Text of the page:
During this Thanksgiving season, there is a plethora of topics which could be addressed at our tables as families and friends gather together: election results, the upcoming fiscal cliff or slope (depending on who you talk to), continued uncertainty in Europe, Black Friday game planning, napping, football, and more.
While the coming months will be filled with conversations about how to best prepare for uncertain times for those of us in the financial profession, this is also the perfect time to remember that even the fear of the unknown shouldn’t overshadow the everyday blessings and fortune we have.
Several months ago, I had the opportunity to do mission work in the remote areas of Nicaragua between Managua and Granada. As I think anyone who has done mission work will tell you, the benefit to me was several-fold larger than what I was able to give during my time there.
While Nicaragua’s economy is growing and life is becoming better in this Central American country, there is still a long way to go. The United States is the chief partner for exports and imports in Nicaragua. We see much of their coffee, tobacco, and sugar. And our raw materials, machinery, and consumer goods play an important role in their social and economic advancement. Amidst all of this, what can easily be lost, however, is the human element.
My translator Carlos and I had several great conversations during the trip. As a bilingual translator, Carlos earns a decent living in Nicaragua. His wife is also bilingual and teaches elementary school math. Well educated and professional people, I was amazed to learn that they and their two young children had recently been awarded one of the 20 x 20 concrete homes we were there to help build through the Rainbow Network. Until receiving this home they had called a tarp-roofed, wooden shanty – no larger than most master bedrooms in America – home.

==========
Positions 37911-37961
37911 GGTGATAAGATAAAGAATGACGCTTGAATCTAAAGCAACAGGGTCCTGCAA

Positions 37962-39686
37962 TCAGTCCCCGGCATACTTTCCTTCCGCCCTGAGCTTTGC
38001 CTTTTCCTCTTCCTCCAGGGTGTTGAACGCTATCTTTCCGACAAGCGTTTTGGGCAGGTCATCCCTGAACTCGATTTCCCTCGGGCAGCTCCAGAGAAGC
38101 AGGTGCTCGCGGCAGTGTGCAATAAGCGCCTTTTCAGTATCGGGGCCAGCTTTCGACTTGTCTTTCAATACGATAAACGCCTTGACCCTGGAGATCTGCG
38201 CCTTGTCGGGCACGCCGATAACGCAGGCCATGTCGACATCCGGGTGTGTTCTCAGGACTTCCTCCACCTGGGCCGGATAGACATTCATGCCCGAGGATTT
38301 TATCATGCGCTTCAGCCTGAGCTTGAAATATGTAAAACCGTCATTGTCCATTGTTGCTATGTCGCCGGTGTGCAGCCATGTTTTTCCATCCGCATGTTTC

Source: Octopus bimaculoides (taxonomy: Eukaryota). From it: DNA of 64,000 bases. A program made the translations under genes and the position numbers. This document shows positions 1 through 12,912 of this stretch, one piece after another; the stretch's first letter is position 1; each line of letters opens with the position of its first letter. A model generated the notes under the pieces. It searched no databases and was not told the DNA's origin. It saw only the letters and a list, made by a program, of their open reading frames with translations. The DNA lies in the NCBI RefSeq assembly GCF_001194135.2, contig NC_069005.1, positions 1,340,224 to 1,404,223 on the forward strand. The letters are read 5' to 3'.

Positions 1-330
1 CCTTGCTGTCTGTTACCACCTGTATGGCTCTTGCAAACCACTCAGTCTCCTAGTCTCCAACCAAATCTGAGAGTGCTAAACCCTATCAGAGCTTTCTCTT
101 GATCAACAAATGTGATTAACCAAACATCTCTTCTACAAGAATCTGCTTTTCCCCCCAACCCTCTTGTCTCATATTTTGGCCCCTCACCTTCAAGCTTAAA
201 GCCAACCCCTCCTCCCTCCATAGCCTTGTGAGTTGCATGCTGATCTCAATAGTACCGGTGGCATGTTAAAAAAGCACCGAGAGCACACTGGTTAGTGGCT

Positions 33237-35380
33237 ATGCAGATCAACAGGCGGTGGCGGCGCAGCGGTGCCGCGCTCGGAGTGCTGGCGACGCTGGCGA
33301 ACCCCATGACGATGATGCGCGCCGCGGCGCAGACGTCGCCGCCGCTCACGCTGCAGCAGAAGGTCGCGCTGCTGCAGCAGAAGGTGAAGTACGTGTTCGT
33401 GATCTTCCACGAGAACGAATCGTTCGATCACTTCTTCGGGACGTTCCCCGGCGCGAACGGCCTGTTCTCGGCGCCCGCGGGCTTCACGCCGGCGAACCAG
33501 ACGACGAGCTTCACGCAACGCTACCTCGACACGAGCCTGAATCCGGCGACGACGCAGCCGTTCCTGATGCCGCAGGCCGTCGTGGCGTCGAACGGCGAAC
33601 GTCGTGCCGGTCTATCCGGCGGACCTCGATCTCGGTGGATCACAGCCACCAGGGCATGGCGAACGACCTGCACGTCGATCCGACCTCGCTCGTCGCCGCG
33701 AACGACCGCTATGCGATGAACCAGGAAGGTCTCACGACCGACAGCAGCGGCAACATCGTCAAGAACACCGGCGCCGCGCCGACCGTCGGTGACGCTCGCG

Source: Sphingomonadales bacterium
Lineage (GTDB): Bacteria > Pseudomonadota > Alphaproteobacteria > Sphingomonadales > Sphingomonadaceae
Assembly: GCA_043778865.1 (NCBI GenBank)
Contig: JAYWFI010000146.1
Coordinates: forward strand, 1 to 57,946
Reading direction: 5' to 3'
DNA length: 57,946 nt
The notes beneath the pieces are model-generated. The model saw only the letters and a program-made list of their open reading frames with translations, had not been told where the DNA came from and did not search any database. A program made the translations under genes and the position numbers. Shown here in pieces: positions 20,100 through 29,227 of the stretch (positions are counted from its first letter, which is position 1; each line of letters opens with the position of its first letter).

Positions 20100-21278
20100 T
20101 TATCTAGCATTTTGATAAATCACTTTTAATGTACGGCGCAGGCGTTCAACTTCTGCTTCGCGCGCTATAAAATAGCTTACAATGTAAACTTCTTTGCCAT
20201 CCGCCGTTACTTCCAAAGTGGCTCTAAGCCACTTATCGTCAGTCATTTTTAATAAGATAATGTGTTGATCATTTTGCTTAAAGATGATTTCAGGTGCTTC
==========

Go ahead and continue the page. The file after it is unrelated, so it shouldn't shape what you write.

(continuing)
Knowing that fluent bilinguals, especially teachers, can earn good livings in the United States, I openly questioned them as to why they wouldn’t leave Nicaragua for greater income, prosperity, and opportunity in the United States. The answer Carlos gave me was simple,
“We’re Nicaraguans. We love our country. God gives us all we need here and we are a happy family here. We are very blessed.”
It was a very humbling moment for me to realize that my view of what Carlos’ priorities should be was completely backward.
During my time in Nicaragua, I was awestruck by the constant smiles and joy of the people. For example, I saw children waiting at a medical clinic, three generations of a family living together in a tiny house, a woman who stitched 50 baseballs a day on her front porch for a major corporation (which paid her $5 a day, a high income for a Nicaraguan), young boys heading onto Lake Nicaragua in a roughshod boat to catch food for their family to survive on, and children who followed around Americans begging for money. Despite the conditions faced, each person had a smile and a passion for life unlike anything I had ever been around.
During this time of giving thanks, it’s important to take a moment and reprioritize what we worry about and what we appreciate. As financial professionals, we will always worry about uncertainties; there is no getting around it. But worries such as a fiscal cliff, election fallout, or the European debt crisis should never take a spot higher on our personal priority list than our faith, family, friends, and things which put a smile on our face and make us passionate about life.
Happy Thanksgiving to all from CLS.